Photography Guide to Racetrack Playa, Death Valley

“Magical Moving Stones”

Photo by John Fowler

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Racetrack Playa Death Valley National Park - Photo by National Park Service
Racetrack Playa Death Valley National Park - Photo by National Park Service

Racetrack Playa

In the heart of Death Valley National Park there is a flat desert expanse with hexagonal texture called Racetrack Playa. This dry desert in and of itself is not the main attraction. Scattered across this stunning expanse hundreds of stones can be found. Rocks that have seem to have a life of their own. Scratching a trail into the desert surface, they appear to travel as if propelled by an unseen force.

The Mystery Solved

These slabs of dolomite and syenite can range in size from a few ounces to hundreds of pounds. For years the movement of the rocks was a complete mystery. Even the most massive stones move vast distances. Starting in 1972 scientists began working to solve the mystery. Observing the rocks over many years, they monitored their movements and eventually determined that as the mud of the desert surface freezes and melts gradually the stones move. The trails left by this movement last for years, creating the appearance of rapid movement. One of the most notable examples of this phenomena involves a 700 pound stone nicknamed Karen. After not moving for years, the massive rock disappeared in the winter of 1994. It was discovered almost a half mile away from its original location.

Death Valley Racetrack Stones - Photo by Jon Sullivan
Death Valley Racetrack Stones - Photo by Jon Sullivan

Getting to Racetrack Playa

Racetrack Playa is in Death Valley and only a couple of hours from Las Vegas. Getting to this National Park is easy. But getting to the Racetrack is another story altogether. The single road that leads to it is in very rough shape almost every time of year, and although it is graded annually, it doesn’t seem to have much effect. Expect a bumpy ride to the location and an off-road vehicle is essential. Plan for about an 8-10 hour journey which will leave you about 2 hours at the Playa to shoot.

Make sure you have plenty of water (at least double what you think you will need), sunscreen, food and a full tank of gas. As there is no cell service and a rough route to the location, so be prepared. Getting stranded out here will suck if you do not take the appropriate precautions.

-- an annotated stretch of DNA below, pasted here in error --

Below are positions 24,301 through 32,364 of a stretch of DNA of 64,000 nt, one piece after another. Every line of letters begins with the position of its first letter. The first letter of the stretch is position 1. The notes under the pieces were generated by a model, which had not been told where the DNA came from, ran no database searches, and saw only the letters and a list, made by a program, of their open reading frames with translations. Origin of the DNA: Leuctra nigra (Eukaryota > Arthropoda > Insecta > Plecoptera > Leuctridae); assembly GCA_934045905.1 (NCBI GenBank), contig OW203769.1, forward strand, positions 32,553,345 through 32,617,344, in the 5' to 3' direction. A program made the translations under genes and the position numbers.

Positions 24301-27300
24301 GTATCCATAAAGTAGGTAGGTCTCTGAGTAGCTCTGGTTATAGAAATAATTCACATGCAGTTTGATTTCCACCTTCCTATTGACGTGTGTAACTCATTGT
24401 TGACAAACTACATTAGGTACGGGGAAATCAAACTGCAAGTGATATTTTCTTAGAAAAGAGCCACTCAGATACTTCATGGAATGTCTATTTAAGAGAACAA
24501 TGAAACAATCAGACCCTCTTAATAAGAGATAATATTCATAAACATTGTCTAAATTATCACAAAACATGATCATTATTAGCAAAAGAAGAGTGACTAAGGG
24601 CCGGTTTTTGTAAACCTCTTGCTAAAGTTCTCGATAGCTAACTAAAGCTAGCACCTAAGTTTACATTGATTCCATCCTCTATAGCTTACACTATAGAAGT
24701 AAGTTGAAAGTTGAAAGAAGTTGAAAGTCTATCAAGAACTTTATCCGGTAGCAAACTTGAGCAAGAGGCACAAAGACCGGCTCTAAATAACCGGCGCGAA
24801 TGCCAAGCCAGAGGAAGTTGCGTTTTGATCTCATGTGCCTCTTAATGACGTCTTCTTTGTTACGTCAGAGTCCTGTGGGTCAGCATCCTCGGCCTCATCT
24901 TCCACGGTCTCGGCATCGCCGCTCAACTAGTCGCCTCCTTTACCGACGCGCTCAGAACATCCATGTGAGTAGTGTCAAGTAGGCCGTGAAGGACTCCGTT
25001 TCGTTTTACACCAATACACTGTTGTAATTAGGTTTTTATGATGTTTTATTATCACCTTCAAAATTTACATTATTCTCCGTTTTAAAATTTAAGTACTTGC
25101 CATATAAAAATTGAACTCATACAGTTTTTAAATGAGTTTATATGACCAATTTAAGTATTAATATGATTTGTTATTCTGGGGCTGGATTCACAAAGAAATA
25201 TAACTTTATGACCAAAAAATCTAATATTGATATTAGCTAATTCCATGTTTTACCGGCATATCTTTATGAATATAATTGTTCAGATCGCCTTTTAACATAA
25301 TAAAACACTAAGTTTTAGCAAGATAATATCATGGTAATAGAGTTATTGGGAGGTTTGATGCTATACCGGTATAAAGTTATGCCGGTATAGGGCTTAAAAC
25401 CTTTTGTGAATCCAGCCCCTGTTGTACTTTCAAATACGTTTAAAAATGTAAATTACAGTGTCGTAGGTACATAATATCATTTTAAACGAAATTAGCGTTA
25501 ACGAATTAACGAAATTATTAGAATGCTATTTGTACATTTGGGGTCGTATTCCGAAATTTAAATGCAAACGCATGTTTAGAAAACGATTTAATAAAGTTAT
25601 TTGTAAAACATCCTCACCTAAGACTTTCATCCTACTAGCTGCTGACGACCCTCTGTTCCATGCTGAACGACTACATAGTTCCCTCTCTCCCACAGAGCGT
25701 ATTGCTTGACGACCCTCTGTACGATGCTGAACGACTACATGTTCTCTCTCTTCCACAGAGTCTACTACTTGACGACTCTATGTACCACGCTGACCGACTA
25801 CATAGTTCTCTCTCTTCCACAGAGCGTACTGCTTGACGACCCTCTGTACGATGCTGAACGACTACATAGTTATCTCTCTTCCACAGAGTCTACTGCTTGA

We recommend a route starting at the junction of Scotty’s Castle Road and Highway 190.  Follow Scotty’s Castle Road to Ubehebe Crater Rd (follow the signs to the crater just past Grapevine Junction). Follow Ubehebe Crater  Road to the crater, and we recommend stopping to take photos of the crater. There is a circular road near the crater, and if you follow it, you find a sign for the Racetrack.  This junction is where the pavement ends and the real adventure begins.

Racetrack Valley Road is 27 miles of vehicular hell. This route requires 4×4 capabilities, and if it is wet, we recommend waiting for a dry day instead. After about 3 hours of bumpy, difficult driving, you will finally come across the Racetrack on your left.

There is parking available near a rock formation called the Grandstand. This area is also reasonably picturesque, so we recommend parking there getting out and shooting.

Uhebebe Crater - Photo by Gerrit Burow
Uhebebe Crater - Photo by Gerrit Burow

Teakettle Junction

One of the highlights on the route to Racetrack Playas is the Teakettle Junction sign. The rough journey to the playa can take a toll on the body, and this makes a great stopping place. Visitors for years have left teapots on this sign, often placing handwritten notes inside the teapots. This quirky little highlight provides for a fantastic photography respite along the bumpy route.

Teakettle Junction - Photo by Amy Mew
Teakettle Junction - Photo by Amy Mew

Photographing Racetrack Playa

One of the nice things about this location is how difficult it is to get to. This means that it is pretty rare you will find the location crowded. As well Death Valley got its name for a reason, the location is blisteringly hot in the summer. This can also be to your benefit if you are feeling hardy and want to avoid any people. But dress and pack appropriately if you plan on this approach, as it will be mentally and physically challenging to shoot in this kind of heat.

Rather than braving the scorching heat we recommend arriving very early in the morning, just as the sun is coming up. While the sailing stones can be picturesque at any time of day, having the stark oblique shadows of the morning sun will improve your images. As well this will be the coolest part of the day. In addition, because there is little light pollution this is an amazing astrophotography location.

The greatest concentration of sailing stones can be found at the southeast corner of the dry lakebed.

Be sure to pack graduated filters to get any richness that the sky may offer to counteract the starkness of the surface landscape. As always a tripod is always recommended and one that permits you to place the camera low is better for bringing the rocks into the foreground.

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